India has not joined the widespread condemnation of Russia’s invasion and is a major buyer of Russian arms.
But it faces a diplomatic balancing act, and is under pressure from Western countries to help rein in Russia.
Following the talks India said it favoured peaceful resolutions of conflicts but did not criticise Russia.
India, which is a nuclear power, has a long history of pursuing a non-aligned strategy in international politics, not tying itself to the interests of other superpowers or political blocs.
Russia’s Foreign Minister Sergei Lavrov – who also met Indian’s Prime Minister Narendra Modi – spoke of the “friendship” between the two nations in his statement.
“These days our Western colleagues would like to reduce any meaningful international issue to the crisis in Ukraine,” he said.
“[We] appreciate that India is taking this situation in the entirety of facts, not just in a one-sided way.”
Russia has justified invading Ukraine as a means to demilitarise and “de-Nazify” its neighbour, an argument widely dismissed by the West as a baseless pretext for invasion.
Mr Lavrov’s Indian counterpart, S Jaishankar, “emphasised the importance of cessation of violence and ending hostilities”.
“Differences and disputes should be resolved through dialogue and diplomacy and by respect for international law, [the] UN Charter, sovereignty and territorial integrity of states,” India’s foreign ministry said.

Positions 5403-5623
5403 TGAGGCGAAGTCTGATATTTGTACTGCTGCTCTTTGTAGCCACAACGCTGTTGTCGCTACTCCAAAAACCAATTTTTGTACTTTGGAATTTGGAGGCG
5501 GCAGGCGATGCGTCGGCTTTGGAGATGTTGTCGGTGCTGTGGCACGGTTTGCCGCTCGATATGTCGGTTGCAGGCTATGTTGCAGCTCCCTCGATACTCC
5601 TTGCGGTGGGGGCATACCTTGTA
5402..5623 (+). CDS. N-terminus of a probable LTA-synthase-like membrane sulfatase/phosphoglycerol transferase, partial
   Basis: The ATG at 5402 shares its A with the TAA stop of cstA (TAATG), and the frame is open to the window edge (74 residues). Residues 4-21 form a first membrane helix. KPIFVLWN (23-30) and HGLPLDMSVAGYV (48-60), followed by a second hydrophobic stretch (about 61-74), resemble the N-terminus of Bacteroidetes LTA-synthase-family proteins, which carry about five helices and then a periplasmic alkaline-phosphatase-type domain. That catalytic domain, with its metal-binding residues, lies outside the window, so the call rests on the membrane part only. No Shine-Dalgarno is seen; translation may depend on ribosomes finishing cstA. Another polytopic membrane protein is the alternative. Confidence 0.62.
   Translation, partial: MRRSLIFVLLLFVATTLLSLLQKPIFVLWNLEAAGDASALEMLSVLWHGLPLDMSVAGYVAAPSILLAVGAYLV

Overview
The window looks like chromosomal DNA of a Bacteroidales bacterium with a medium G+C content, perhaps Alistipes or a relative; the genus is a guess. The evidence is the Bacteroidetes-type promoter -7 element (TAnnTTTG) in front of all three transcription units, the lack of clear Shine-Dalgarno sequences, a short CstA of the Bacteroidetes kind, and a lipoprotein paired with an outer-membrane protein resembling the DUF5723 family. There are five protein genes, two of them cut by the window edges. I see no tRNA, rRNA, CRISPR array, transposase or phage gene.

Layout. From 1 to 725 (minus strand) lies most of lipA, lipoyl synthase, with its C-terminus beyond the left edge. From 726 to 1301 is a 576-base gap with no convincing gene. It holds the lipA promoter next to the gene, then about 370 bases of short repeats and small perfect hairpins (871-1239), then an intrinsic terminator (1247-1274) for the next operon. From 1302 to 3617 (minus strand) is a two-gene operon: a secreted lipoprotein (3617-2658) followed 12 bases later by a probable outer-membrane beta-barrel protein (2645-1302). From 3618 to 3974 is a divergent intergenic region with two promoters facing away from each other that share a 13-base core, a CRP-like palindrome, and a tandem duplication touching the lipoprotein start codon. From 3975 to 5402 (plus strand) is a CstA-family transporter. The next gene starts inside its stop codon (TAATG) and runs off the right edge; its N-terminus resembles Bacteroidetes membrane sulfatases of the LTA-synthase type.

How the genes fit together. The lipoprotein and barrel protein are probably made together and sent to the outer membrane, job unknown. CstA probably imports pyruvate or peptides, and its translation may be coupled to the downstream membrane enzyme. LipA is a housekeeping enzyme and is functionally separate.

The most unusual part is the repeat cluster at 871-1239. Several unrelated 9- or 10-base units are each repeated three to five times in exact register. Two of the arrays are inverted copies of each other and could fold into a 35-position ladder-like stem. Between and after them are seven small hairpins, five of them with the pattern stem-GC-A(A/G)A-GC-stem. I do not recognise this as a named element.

India needs Russian military hardware as deterrence against China, with which it was involved in a deadly border clash with in 2020. China too has stopped short of condemning Russia’s actions in Ukraine.
The US chief sanctions strategist, Daleep Singh, alluded to Russia-China ties when he warned India that Russia would not be a reliable ally ahead of the foreign ministers’ meeting.
“Russia is going to be the junior partner in this relationship with China. And the more leverage that China gains over Russia, the less favourable that is for India,” he said.
India stepped up purchases of Russia oil after prices slumped in the wake of Western sanctions.
On Thursday, UK Foreign Secretary Liz Truss said she respected India’s decision to continue to buy oil but also urged “like-minded nations” to co-operate more closely on defence, trade, and energy and food security.
In recent weeks there’s been a conveyor belt of visiting dignitaries and diplomats who’ve come to India from the UK, US, China, Japan, Germany, Austria, Mexico, Nepal and Greece.
It seems as if every nation wants to get India on side – but India is resolutely staying neutral. Delhi prides itself on its independent foreign policy, yet its ties with Russia run deep and are also practical – it buys the vast majority of its weapons from Moscow.
The visit by Russia’s Foreign Minister Sergei Lavrov was a clear signal that India still sees Russia as an ally, even if many world leaders view it as an aggressor.
Prime Minister Modi even took time to meet Sergei Lavrov himself – contrast that to British Foreign Secretary Liz Truss and China’s Foreign Minister Wang Yi, both recent visitors who didn’t get an audience.
India’s relationship with Russia, and its diplomatic balancing act could turn it into an unexpected broker.
Sergei Lavrov said Moscow was open to India mediating in the crisis, while a statement from Prime Minister Modi’s office said he’d conveyed India’s readiness to contribute in any way to the peace efforts.